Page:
The days of drivers with a cell phone to their ear could be coming to an end in Manhattan, Kan., this summer.
City commissioners have unanimously approved a ban on handheld phones night, the ban to take effect July 1.
Commissioners left themselves a loophole to revisit the topic if the Kansas Legislature takes action that would be in conflict with the city’s ordinance during the current session.
“It seems to me that we have the opportunity to make a statement about the importance of this without making a full commitment to all the steps necessary to implement it immediately,” commissioner Bruce Snead said.
Adoption of the ordinance came despite the city staff’s recommendation that consideration of the matter be delayed. Mayor Bob Strawn accepted the July date in order to avoid unnecessary use of funds and resources for signs and education of an ordinance that could be changed by the state. Riley County Police Department director Brad Schoen said the delay would make things easier for the RCPD.
But both Strawn and commissioner Jim Sherow expressed “zero confidence” in the likelihood of state action. Three bills outlawing texting have been submitted in Topeka.
Commissioner Loren Pepperd was more optimistic, based on discussions he had with State Rep. Tom Hawk. Pepperd also voiced concern about Manhattan becoming the only city in Kansas to institute a ban, and said he would vote against the ordinance on second reading if the state does not act.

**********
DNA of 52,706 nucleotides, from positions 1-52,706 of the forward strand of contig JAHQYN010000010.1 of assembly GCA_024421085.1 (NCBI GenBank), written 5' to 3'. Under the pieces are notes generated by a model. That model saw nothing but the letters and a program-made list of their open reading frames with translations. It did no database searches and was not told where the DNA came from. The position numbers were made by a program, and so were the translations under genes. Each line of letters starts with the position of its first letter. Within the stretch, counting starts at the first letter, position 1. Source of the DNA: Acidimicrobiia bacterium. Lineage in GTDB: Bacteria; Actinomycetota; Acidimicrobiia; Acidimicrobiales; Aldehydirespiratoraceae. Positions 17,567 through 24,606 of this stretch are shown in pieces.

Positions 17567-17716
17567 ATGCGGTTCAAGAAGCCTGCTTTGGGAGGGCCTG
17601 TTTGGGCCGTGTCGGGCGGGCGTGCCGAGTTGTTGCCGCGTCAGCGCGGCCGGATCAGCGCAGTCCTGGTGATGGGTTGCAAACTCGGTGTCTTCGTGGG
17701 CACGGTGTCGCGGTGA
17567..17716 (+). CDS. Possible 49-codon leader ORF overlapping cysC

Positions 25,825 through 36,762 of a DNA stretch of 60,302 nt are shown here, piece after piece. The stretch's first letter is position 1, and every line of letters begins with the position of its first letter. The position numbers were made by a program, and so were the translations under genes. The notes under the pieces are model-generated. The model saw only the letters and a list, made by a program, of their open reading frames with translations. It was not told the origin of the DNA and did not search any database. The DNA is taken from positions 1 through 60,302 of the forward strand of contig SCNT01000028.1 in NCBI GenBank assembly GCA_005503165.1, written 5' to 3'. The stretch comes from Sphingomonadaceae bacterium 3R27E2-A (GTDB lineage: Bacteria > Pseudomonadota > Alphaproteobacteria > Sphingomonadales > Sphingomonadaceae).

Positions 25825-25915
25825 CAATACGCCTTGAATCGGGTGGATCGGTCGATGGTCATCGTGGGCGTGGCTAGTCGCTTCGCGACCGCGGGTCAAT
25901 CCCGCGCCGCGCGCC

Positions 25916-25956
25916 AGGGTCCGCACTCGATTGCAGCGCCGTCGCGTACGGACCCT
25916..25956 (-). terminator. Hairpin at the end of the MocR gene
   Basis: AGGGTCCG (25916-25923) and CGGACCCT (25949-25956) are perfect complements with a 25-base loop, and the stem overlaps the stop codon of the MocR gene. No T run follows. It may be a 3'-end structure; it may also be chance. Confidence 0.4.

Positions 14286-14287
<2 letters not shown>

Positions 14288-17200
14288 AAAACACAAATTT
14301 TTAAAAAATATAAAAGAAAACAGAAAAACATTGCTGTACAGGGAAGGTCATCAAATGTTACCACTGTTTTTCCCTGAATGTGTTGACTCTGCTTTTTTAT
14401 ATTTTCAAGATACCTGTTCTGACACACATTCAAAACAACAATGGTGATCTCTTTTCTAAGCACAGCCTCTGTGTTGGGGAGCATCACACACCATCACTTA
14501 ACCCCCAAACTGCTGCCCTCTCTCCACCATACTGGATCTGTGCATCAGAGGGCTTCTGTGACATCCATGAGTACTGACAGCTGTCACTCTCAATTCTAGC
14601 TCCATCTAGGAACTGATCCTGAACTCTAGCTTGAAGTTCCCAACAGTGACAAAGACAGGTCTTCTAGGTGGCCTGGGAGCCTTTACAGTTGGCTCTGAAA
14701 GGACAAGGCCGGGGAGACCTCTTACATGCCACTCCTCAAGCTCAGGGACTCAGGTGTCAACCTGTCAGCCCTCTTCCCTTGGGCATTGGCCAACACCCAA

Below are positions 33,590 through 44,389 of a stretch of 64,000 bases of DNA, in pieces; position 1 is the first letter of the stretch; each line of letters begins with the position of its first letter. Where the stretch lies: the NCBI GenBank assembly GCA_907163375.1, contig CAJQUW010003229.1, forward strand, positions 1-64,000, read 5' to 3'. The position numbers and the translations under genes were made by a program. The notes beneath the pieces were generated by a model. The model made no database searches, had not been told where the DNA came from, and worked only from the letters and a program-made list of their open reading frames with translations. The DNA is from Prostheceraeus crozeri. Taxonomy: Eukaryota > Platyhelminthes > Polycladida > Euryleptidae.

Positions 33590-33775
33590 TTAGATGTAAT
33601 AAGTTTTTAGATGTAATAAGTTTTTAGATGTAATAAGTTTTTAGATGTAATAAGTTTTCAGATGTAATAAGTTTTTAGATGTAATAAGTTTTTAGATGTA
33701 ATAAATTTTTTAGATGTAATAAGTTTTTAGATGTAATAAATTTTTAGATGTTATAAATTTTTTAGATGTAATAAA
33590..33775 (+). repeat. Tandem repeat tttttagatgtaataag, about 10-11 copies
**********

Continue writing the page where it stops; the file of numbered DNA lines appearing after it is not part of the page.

Hands-free phones or the use of speaker phone would still be allowed under the ordinance. Emergency operators and licensed two-way radio users are exempted, as are those placing calls for emergency purposes.
Schoen spoke to the commission briefly to clarify some comments he made at a work session in December that suggested RCPD would not enforce a cell phone ban. He said he had only intended to point out some potential problems in enforcement.
“We’re going to give this ordinance the same attention we do all the ordinances in the standard traffic ordinances,” he said. “We will enforce it where we think it’s applicable, certainly if it’s an issue in terms of driver error or being a part of some other violation or accident or something like that.”
The Legislature last year passed a law prohibiting use of cell phones by drivers who are not fully licensed; that law effect Jan. 1. The U.S. Department of Transportation recently banned text messaging for drivers of commercial trucks and buses.
“Even if this ends up being poorly enforced because of all the difficulties of doing it, if it saves one trip, just one trip to the emergency room, it’s well worth our time,” Sherow said. “We can educate the public in this area that this is a really dangerous way of driving.”
Six states and the District of Columbia, as well as some major cities including Chicago and Santa Fe, N.M., have approved bans on cell phones for drivers. A dozen other states have bans on text messaging.
Several studies have shown the correlation between accidents and cell phones, and enforcement has proven to be effective in reducing their use. However, a study released last week by the Highway Loss Data Institute showed bans have not created a reduction in crashes.
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